Why is that pastor Warren? I hope you can agree that it was because Americans of all faiths, realize the harm that was being done to those individuals targeted by such bigotry and prejudice. The pain felt by a young African teenager when saw individuals and institutions look upon him as unworthy and inferior, is the same pain, that millions of young gay teenagers feel today, when you say they are unworthy, inferior, and unfit to be fully welcomed by their family, friends, coworkers, or church. And make no mistake about it, your words do that.

Pastor Warren, I am sincerely and respectfully asking you place on your heart, the immense pain that is being brought to bear in the lives of gay Americans, in the name of traditional church teaching. It is my hope that you will come to understand that such harm can no longer be justified, and have the fortitude, to join others, including those in your own faith community in calling for its end. It’s important for you to connect the dots of the history of discrimination in America. I call upon you to say that religion based bigotry has no place in the soul of your church, or in America.

Respectfully,

Mitchell Gold
~~~~

An open letter to Pastor Rick Warren

by Dr. Rodney N. Powell
Former Civil Rights Activist




Dear Mr. Warren,

I am certain that you are aware of harm and history of religion based bigotry in the U.S., particularly related to black Americans, women, and homosexual Americans today, of all races and ethnicities. Therefore, I must assume that you do not care about the negative consequences of religion based bigotry, and the devastating social and psychological harm done to the lives of lesbian, gay, bisexual, and transgender Americans. Especially vulnerable teenagers, who are just beginning to discover and understand sexual orientation and sexual identity.

Your religious beliefs and attitudes that cause you to be intolerant of the lives, opinions, behaviors, and identities of gay Americans, is not the issue. This issue is the actions you and others take regarding these beliefs. I steadfastly support your right to hold these religious beliefs, including your belief in the inerrancy of Biblical condemnation of homosexuality. However, your religious beliefs do not give you the right to oppress gay Americans, and encode your religious beliefs into customs, and codify them into laws that deny justice, equal civil rights, and first class citizenship to other Americans. When you seek to force your views and intolerance on others, you are no different from racists, segregationists, sexists, anti-Semites, and other bigots throughout America’s history of religion based bigotry.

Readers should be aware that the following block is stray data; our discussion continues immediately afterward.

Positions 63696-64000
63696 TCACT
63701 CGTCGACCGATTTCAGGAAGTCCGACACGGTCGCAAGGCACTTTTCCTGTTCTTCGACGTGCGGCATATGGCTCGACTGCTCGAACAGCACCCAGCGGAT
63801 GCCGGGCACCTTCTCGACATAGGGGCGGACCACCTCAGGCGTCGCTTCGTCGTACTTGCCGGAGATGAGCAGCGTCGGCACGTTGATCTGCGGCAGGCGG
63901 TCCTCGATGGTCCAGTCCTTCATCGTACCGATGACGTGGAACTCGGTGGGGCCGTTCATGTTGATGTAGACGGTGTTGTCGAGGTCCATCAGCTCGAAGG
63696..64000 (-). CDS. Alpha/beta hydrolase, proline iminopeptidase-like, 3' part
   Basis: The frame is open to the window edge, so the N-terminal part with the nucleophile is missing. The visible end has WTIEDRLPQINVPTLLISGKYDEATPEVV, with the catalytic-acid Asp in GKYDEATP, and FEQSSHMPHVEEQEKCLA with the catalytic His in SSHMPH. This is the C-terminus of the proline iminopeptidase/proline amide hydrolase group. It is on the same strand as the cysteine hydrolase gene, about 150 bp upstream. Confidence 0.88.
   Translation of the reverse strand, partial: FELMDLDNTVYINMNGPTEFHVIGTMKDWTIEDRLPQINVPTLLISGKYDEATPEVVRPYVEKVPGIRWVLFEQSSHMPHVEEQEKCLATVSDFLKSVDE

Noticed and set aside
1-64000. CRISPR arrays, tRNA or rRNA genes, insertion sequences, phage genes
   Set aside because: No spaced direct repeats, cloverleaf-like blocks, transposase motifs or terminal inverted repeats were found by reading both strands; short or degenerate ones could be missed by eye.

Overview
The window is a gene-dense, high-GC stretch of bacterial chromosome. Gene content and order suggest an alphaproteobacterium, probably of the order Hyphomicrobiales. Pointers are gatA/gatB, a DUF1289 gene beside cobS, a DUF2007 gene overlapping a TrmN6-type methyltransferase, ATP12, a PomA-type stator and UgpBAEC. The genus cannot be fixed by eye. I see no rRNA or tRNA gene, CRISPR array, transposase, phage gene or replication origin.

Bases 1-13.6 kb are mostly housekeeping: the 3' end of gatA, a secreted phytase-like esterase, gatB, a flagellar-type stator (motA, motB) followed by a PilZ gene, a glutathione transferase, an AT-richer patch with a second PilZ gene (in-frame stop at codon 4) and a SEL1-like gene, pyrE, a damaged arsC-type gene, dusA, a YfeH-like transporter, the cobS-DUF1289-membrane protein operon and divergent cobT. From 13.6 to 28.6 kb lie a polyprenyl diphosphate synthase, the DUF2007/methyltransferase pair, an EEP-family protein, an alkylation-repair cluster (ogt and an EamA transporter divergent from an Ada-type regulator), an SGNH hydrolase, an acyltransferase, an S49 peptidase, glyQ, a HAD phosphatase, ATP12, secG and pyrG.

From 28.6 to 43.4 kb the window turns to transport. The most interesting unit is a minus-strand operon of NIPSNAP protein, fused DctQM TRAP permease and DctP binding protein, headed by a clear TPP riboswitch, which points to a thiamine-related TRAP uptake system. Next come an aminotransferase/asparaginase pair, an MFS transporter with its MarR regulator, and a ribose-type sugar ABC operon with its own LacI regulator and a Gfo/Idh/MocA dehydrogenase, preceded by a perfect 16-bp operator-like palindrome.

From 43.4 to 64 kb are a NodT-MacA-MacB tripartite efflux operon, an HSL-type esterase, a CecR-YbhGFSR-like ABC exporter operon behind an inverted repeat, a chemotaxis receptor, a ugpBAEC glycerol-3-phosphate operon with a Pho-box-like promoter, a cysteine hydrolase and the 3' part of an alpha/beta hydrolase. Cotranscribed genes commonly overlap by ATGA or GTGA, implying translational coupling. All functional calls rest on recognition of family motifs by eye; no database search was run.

Dr. King, vigorously and harshly, challenged and rejected the acceptance of institutions and persons who advocated and advanced religion based racial persecution, and its resultant bigotry and hate. It is astounding to me, and I am certain, to other former student leaders of non-violent protests, during the civil rights movement, such as congressman John Lewis, that you will deliver the keynote address at the Martin Luther King commemorative service, at Ebenezer Baptist Church.

Mr. Warren, I do not believe Dr. King would find your spiritual leadership unifying, and I am certain he would not find it to be part of his vision for America, of the beloved community.